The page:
City of Tshwane property valuations challenged
This is pending the resolution of all current and forthcoming objections to the City of Tshwane’s property valuation roll, which reflected the new rates in municipal accounts from last month.
Michael Lombard said various residents were unhappy with the price hikes and questioned whether it was really market value related.
They were dreading to pay what some deem inflated prices, especially during this bleak economic time, he said.
The City recently published its General Valuation Roll, in accordance with the Municipal Property Rates Act.
The valuation roll is the basis for determining how much property tax should be paid, by each individual owner of property, within the municipal jurisdiction.
Lombard said the fairness of this type of tax has been based on the accuracy of the valuations.
He has been approached by many unhappy consumers, who feel that the new valuation roll does not reflect the true picture of the value of their property.
“The effect is that the tax increase on their property is now unaffordable.
“To amplify matters, the new rate remains due and payable until such time as the objection is overturned.”
Lombard told the Pretoria News that one of his clients is faced with impossibility of payment due to the increase.
Julian Edelson, who owns a building in Paul Kruger Street in the CBD, asked Lombard to assist him with his objection, since his previous property value was stated as R3 750 000.
On the latest municipal account, the new property value is reflected as R13 870 000 - a total increase of 30% per year, over the past five years.
“This is an alarming difference, as without any improvements to the property, in an area that is considered to be stagnating, the 2020 municipal valuation roll suggests that property value growth is at 30% per year. This is not substantiated by any property investment analysts,” Lombard said.
According to him, this would indicate that either the previous municipal value was too low, or the new municipal value is too high.
He said the Rates Act specifies that the rate, levied by a municipality on property, must be an amount in the rand on the market value of the property.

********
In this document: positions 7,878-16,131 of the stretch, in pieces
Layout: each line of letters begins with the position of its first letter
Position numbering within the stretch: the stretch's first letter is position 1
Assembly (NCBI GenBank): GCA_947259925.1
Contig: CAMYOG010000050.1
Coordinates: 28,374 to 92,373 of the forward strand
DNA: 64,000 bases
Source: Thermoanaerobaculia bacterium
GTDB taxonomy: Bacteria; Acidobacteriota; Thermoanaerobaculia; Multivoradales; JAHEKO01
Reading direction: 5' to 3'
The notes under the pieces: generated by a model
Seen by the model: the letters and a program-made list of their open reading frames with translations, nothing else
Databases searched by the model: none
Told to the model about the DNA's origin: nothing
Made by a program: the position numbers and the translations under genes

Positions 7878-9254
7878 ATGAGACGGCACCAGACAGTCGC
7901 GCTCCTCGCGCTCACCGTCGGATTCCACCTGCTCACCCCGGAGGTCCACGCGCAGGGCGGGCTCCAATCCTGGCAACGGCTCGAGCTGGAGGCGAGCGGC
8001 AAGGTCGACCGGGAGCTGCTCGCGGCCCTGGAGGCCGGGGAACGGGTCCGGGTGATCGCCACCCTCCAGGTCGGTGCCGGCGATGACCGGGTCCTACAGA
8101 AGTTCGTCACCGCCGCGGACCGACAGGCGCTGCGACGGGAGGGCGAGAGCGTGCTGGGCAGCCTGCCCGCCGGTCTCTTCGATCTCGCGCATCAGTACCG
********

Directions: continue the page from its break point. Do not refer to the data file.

Lombard explained that the total combined municipal value of all properties within the municipal area is generally somewhat lower than the total combined true market value.
This, he says, offers some buffer for a municipality to absorb inaccuracies due to mass appraisal methods.
“But if a particular owner gets the downside of being on the lower end of the municipal value to true market value ratio and then moves into a situation of possible overvaluation, the difference from one general valuation to the next can be severe.”
He advised that should any property owner receive notice of an increase in property value, of more than 30% in total from the previous general valuation to the current, it is worth investigating and it would warrant an objection.
“The current economic situation in the country is fairly bleak due to the Covid-19 pandemic.
“The date of valuation for City of Tshwane is, however, as at June 2019. Therefore, the possible impact of the virus on property values cannot be taken into consideration,” Lombard said.
He added that, however, the impact was felt by property owners such as Edelson, as rent collection was down by up to 80%.
“Although property tax is a necessity to provide services by the municipality and to stimulate the local economy, the new municipal roll is evident of unequitable taxation in contradiction with the Act,” Lombard said.